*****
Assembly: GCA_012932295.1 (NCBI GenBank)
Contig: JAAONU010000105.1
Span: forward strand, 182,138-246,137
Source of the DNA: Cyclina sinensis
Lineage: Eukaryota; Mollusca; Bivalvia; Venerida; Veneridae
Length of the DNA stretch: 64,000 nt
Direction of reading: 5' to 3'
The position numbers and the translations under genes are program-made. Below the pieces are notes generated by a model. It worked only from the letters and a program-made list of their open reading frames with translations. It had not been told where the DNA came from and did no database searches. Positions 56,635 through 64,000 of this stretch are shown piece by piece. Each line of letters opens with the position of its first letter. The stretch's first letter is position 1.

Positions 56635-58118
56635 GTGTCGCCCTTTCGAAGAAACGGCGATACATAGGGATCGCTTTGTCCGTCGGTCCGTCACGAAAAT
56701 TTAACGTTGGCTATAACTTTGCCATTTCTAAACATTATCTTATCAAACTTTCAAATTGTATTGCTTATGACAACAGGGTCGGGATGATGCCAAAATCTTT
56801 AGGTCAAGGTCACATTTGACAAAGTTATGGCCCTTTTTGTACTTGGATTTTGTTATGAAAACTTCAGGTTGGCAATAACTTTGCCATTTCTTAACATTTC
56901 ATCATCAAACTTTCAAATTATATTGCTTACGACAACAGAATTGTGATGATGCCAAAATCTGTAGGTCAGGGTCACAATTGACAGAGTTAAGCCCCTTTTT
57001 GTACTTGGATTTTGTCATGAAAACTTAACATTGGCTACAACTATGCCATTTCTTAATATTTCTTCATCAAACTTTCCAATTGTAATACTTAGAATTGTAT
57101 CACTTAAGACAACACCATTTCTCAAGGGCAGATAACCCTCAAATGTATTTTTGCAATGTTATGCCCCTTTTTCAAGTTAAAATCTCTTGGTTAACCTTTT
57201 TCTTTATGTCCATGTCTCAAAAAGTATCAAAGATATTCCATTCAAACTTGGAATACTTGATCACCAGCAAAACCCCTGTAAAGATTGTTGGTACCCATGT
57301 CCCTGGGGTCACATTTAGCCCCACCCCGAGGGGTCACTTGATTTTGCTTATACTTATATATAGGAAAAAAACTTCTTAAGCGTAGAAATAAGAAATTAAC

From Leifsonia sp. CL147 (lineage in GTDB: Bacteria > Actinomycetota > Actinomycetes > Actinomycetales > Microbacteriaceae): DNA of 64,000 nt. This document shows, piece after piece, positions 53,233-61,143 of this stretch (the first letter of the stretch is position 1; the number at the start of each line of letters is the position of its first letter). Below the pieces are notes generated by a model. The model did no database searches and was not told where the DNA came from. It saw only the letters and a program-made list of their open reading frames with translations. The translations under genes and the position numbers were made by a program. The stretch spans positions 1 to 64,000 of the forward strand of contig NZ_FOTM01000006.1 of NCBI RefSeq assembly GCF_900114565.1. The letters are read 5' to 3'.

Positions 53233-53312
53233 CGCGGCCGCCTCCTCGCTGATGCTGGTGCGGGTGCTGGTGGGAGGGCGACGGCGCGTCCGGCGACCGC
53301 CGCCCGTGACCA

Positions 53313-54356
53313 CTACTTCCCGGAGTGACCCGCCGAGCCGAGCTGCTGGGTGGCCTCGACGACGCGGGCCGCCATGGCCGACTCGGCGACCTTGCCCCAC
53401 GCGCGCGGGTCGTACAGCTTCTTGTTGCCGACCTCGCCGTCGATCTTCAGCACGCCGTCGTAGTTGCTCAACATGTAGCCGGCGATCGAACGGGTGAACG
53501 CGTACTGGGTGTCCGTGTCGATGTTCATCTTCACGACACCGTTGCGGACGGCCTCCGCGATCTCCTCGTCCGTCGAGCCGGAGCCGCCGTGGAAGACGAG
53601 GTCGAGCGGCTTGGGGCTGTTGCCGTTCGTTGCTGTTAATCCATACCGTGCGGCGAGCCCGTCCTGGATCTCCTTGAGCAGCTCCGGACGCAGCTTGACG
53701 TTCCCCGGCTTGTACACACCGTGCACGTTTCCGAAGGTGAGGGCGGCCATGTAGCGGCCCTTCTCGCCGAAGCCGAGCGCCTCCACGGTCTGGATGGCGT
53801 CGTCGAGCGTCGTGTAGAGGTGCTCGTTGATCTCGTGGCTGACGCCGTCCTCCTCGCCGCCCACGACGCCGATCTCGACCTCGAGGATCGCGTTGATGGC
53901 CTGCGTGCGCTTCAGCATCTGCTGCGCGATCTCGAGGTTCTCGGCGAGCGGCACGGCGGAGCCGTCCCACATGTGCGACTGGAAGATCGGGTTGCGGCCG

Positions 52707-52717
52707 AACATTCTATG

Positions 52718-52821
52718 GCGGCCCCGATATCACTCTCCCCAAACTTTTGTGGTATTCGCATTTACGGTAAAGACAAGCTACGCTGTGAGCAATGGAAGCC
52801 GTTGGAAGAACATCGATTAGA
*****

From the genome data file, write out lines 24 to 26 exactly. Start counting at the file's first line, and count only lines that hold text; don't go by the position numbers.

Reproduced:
53401 GCGCGCGGGTCGTACAGCTTCTTGTTGCCGACCTCGCCGTCGATCTTCAGCACGCCGTCGTAGTTGCTCAACATGTAGCCGGCGATCGAACGGGTGAACG
53501 CGTACTGGGTGTCCGTGTCGATGTTCATCTTCACGACACCGTTGCGGACGGCCTCCGCGATCTCCTCGTCCGTCGAGCCGGAGCCGCCGTGGAAGACGAG
53601 GTCGAGCGGCTTGGGGCTGTTGCCGTTCGTTGCTGTTAATCCATACCGTGCGGCGAGCCCGTCCTGGATCTCCTTGAGCAGCTCCGGACGCAGCTTGACG